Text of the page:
Three weeks after Elizabeth Warren defeated incumbent Scott Brown for Massachusetts' Senate seat, the banking lobby has already geared up to keep her off the Senate Banking Committee. Warren's reputation has been built on her banking regulation expertise, particularly her role in establishing the Consumer Financial Protection Bureau. Her plainspoken critiques and pointed questions as chairwoman of the Congressional Oversight Panel on TARP, the banking industry's bailout fund established in 2008, have given industry lobbyists a good idea of what Warren would bring to the influential Senate committee. That experience is precisely why many, including the editorial board of the New York Times, believe her appointment to the banking committee is essential.
The lobbyists have reason to worry. Senator Warren holds a position of strength - and longevity - significantly greater than what she might have held as Director of the CFPB. Her fundraising record during the course of the 2012 election, where she ran in one of the most expensive races in the country, should also give lobbyists pause — she's proven that she doesn't need them to win.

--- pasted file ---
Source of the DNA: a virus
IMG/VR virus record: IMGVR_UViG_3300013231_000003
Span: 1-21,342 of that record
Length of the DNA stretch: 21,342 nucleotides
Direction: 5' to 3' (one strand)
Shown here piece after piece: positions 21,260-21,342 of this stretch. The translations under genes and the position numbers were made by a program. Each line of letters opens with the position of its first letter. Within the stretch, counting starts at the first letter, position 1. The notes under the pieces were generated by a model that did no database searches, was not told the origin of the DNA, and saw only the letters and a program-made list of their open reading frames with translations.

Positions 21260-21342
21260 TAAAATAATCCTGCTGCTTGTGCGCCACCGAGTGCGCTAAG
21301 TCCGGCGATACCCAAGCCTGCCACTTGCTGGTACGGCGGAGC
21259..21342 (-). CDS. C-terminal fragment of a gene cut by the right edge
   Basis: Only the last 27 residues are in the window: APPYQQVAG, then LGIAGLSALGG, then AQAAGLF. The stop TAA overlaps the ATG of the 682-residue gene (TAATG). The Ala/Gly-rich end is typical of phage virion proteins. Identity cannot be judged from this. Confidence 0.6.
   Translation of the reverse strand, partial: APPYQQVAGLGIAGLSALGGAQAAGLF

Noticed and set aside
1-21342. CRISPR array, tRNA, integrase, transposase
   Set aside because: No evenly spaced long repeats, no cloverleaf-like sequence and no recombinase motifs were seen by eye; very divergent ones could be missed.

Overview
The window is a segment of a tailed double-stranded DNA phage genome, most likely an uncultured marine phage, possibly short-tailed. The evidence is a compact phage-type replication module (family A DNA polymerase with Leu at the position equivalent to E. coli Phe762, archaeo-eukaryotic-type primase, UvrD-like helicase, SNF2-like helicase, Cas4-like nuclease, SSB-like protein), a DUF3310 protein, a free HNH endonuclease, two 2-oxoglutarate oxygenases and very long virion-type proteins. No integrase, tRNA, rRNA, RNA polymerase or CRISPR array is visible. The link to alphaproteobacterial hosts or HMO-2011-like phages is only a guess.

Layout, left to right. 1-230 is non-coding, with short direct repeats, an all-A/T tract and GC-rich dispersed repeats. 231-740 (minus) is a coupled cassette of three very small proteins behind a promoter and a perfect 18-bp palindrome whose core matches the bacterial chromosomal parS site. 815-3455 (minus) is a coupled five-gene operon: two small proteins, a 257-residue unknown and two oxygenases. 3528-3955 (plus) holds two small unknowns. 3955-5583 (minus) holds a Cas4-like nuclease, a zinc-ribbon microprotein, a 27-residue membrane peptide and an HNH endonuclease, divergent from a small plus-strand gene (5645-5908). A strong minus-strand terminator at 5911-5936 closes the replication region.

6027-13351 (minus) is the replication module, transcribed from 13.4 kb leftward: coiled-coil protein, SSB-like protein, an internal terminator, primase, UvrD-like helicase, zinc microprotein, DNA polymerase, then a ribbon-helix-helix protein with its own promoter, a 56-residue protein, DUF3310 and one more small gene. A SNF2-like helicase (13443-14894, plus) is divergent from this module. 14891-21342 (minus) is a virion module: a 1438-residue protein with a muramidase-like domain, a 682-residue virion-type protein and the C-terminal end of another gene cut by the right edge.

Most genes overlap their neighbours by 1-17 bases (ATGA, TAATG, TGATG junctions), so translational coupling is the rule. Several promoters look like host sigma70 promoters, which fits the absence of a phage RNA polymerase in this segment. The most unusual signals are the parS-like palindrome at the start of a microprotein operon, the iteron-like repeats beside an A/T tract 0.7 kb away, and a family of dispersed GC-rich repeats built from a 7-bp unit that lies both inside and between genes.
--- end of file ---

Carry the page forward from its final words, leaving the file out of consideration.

But unless K Street also ignored Nate Silver's election predictions, Warren's electoral success shouldn't have come as a surprise — and neither will her likely appointment to the banking committee. So why all the fuss?
The strategy may be simple. The financial sector has two big concerns regarding the election results: who sits on the relevant Congressional committees, and who will take over when Treasury Secretary Tim Geithner departs the cabinet. Painting Warren's committee appointment as a polarizing issue makes the nomination of someone like JP Morgan Chase CEO Jamie Dimon — suggested Tuesday by influential billionaire Warren Buffett — seem like a "reasonable" compromise. Buffett emphasized that nominating Dimon would send a "big signal" to the business community, which is currently being courted by the Obama administration to support a compromise on the so-called "fiscal cliff."
Some view Dimon as Geithner 2.0, and if Geithner's terse exchanges with Warren during the TARP oversight hearings were any indicator, then placing Warren on the banking committee would help strike a balance between their competing visions for financial regulation. Given her eight point margin of victory, her appointment may actually be in little jeopardy. (Comparing the powers of a cabinet secretary to those of a junior Senator is also a stretch, and not an apples-to-apples tradeoff.) But don't expect the hype to die down anytime soon. In this game of 3D chess over sequestration, all pieces are in play until they're taken off the board.